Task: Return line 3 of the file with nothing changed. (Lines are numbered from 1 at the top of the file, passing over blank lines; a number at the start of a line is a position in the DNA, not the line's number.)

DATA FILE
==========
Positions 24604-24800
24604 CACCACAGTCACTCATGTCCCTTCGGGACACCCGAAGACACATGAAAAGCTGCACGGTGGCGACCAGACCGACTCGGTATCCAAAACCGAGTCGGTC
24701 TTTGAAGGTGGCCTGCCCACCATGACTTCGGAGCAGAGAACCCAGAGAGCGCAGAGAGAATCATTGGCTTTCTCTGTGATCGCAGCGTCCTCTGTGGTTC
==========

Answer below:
24701 TTTGAAGGTGGCCTGCCCACCATGACTTCGGAGCAGAGAACCCAGAGAGCGCAGAGAGAATCATTGGCTTTCTCTGTGATCGCAGCGTCCTCTGTGGTTC